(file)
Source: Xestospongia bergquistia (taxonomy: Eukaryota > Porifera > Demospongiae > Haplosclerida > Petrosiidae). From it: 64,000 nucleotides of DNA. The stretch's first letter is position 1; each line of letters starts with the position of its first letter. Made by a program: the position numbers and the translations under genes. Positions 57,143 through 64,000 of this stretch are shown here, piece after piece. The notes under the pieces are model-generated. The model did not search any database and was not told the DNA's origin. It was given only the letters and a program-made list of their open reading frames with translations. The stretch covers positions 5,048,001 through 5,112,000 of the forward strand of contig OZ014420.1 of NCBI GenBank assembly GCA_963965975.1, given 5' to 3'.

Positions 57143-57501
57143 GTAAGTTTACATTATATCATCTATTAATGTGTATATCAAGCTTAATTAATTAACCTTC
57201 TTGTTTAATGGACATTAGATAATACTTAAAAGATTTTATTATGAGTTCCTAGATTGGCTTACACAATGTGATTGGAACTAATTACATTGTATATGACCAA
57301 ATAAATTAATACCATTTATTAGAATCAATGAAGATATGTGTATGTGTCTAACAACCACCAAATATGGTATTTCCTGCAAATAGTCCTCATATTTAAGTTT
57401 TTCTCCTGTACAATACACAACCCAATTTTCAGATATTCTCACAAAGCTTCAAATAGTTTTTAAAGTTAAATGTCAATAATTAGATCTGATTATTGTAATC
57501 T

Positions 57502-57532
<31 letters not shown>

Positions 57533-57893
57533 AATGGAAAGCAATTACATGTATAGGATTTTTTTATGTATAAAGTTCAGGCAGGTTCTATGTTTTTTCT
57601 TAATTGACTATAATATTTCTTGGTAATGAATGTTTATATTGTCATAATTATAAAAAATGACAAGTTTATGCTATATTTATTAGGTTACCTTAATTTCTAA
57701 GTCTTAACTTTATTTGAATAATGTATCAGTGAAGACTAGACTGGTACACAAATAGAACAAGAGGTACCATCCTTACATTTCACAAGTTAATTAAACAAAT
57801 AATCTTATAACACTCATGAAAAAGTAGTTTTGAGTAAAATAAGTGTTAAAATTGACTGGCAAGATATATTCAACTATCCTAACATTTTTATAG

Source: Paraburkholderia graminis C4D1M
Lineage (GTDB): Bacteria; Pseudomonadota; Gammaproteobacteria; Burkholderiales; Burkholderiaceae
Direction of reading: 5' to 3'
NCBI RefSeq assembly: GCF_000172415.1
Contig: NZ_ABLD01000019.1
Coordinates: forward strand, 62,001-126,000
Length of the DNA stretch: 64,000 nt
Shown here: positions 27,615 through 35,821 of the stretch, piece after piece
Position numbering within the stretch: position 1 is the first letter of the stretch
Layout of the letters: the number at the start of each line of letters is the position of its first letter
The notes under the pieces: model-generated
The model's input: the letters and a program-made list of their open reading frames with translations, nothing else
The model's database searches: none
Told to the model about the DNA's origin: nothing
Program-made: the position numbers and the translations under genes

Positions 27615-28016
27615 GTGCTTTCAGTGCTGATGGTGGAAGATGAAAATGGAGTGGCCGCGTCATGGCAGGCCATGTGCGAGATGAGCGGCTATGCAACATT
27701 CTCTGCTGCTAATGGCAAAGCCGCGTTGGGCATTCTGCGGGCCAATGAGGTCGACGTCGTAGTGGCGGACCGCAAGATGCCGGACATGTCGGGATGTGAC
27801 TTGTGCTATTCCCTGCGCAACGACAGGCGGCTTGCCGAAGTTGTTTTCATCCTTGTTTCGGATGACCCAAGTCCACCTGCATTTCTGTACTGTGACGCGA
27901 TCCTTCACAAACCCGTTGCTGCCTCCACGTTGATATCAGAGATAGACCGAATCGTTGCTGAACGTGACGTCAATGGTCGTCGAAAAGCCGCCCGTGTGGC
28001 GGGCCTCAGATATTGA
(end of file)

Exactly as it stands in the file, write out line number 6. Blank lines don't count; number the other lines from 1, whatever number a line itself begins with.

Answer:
57401 TTCTCCTGTACAATACACAACCCAATTTTCAGATATTCTCACAAAGCTTCAAATAGTTTTTAAAGTTAAATGTCAATAATTAGATCTGATTATTGTAATC